PORI JAZZ has taken a few steps sideways from its original function on the festival scene. It no longer offers mind-blowing acts exclusively for jazz music lovers as its name suggests, but a range of music from hip-hop to pop, and funk to blues –­­ along with a bunch of the jazzy stuff as well, of course.

The festival was born in the 1960s amongst a group of young jazz musicians who spent their summers playing and listening to music in Kirjurinluoto – the park area in the centre of Pori where the main event of the festival is now held. Pori Jazz quickly established itself as the pioneer of Finnish festival tradition and celebrates its 45th birthday this year.

HELSINKI’S Flow Festival will take place this year for the seventh year running. Originally held at the classic (and now barbarously demolished) venue of VR-Makasiinit in 2004, the event moved to the historic Suvilahti power plant area in 2007, where it has remained ever since. Taking full advantage of the location’s centrality – being just a short walk from Hakaniemi and Sörnäinen and a mere five minute metro ride from the central railway station – Flow has gone from strength to strength, attracting not only ever-growing crowds but an impressively eclectic array of musicians. The festival has grown each year. In 2004 the capacity was a mere 4,500. Last year 41,000 attended over four days, and this year the organisers are expecting up to 45,000 guests over the festival period.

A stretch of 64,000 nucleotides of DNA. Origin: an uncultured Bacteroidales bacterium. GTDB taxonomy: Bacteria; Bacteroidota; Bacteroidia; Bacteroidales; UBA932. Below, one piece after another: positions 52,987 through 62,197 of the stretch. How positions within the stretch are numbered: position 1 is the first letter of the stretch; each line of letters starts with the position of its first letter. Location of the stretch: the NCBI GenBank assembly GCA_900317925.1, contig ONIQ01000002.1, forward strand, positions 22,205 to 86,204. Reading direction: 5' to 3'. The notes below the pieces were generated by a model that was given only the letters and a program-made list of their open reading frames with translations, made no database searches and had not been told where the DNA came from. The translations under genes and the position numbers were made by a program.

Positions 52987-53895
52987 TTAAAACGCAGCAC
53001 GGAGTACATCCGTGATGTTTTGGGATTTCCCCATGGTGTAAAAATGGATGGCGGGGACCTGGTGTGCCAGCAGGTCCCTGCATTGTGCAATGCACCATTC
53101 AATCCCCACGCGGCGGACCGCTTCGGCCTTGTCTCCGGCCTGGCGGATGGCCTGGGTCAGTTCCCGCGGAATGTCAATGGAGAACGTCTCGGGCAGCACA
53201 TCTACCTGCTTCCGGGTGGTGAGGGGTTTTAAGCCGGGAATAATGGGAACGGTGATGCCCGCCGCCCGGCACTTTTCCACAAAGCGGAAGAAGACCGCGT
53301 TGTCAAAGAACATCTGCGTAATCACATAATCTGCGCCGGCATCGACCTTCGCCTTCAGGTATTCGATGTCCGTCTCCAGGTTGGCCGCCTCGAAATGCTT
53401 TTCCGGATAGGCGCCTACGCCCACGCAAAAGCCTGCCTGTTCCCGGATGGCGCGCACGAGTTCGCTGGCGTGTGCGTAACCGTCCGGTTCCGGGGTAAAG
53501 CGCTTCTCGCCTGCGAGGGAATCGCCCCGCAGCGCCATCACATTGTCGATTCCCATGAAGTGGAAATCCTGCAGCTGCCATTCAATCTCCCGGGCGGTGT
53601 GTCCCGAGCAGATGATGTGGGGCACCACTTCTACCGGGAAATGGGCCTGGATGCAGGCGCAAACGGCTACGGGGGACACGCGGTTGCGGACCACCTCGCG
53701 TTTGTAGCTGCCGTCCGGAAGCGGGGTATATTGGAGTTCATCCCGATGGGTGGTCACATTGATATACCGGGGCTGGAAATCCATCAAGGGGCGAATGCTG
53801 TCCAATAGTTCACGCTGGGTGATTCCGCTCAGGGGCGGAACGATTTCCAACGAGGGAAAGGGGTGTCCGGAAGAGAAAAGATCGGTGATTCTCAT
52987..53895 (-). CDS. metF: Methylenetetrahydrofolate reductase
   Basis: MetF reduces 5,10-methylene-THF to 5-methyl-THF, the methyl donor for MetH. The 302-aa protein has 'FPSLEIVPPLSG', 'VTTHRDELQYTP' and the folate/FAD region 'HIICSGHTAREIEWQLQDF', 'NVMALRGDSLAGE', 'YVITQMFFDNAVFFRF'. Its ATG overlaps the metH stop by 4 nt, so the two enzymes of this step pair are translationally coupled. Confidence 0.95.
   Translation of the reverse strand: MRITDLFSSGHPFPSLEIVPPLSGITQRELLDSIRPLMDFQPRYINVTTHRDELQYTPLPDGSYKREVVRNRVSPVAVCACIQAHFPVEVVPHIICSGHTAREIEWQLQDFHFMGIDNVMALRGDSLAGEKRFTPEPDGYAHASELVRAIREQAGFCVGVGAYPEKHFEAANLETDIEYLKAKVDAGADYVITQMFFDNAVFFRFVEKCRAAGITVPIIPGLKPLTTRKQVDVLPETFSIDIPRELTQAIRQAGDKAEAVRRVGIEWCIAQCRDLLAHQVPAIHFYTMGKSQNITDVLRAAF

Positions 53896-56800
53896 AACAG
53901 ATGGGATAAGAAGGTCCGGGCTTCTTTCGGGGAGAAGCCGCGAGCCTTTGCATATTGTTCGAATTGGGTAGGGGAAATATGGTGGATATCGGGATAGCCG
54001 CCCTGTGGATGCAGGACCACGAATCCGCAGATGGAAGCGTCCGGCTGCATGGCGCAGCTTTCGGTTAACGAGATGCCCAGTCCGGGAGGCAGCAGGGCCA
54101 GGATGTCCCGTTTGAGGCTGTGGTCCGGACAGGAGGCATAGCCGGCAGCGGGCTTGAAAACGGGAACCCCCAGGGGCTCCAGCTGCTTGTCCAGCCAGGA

HEARING the name Mariska still makes many of us think of a tough young rapper who became known in the early 2000s for her long dreadlocks and tough attitude. In reality, she is much more than that. Mariska is an established singer-songwriter who, on top of creating her own songs, writes lyrics to such big names in Finnish pop music as Jenni Vartiainen and Anna Puu. Recently she underwent a transformation from a rap artist into an iskelmä (Finnish popular music) singer. This is not the first time the gifted musician has changed her skin, but while everything else may be amendable, her attitude is one thing that sticks.

THOUGH not many would agree at first, folk music can deliver a mind-blowing experience. Contemporary folk bands offer an interesting alternative, and they create music that is fresh, exciting and of high quality. Especially in Finland, a country rich in very diverse music traditions, one can find real gems.

Gjallarhorn represents Scandinavian folklore that originally flourished on Finnish soil, with their style incorporating strong influences from the Swedish-speaking areas of Finland. The band experiments with incorporating instruments like didgeridoo into otherwise traditional Scandinavian-style ballads.

INTERESTED in indie music but not sure how to find new songs? Well, Hitlantis is here for you. Established at the beginning of this year, this bright new online service is quickly gaining popularity and currently hosts music from 21 countries. Although it is an Irish company, both the technical solution and the idea originated in Finland.

“The whole idea came from discussions with Ulf Ekberg (Ace of Base) and Ville Valo, who also came up with the name Hitlantis,” says Marcus Tilgmann, the managing director of the site.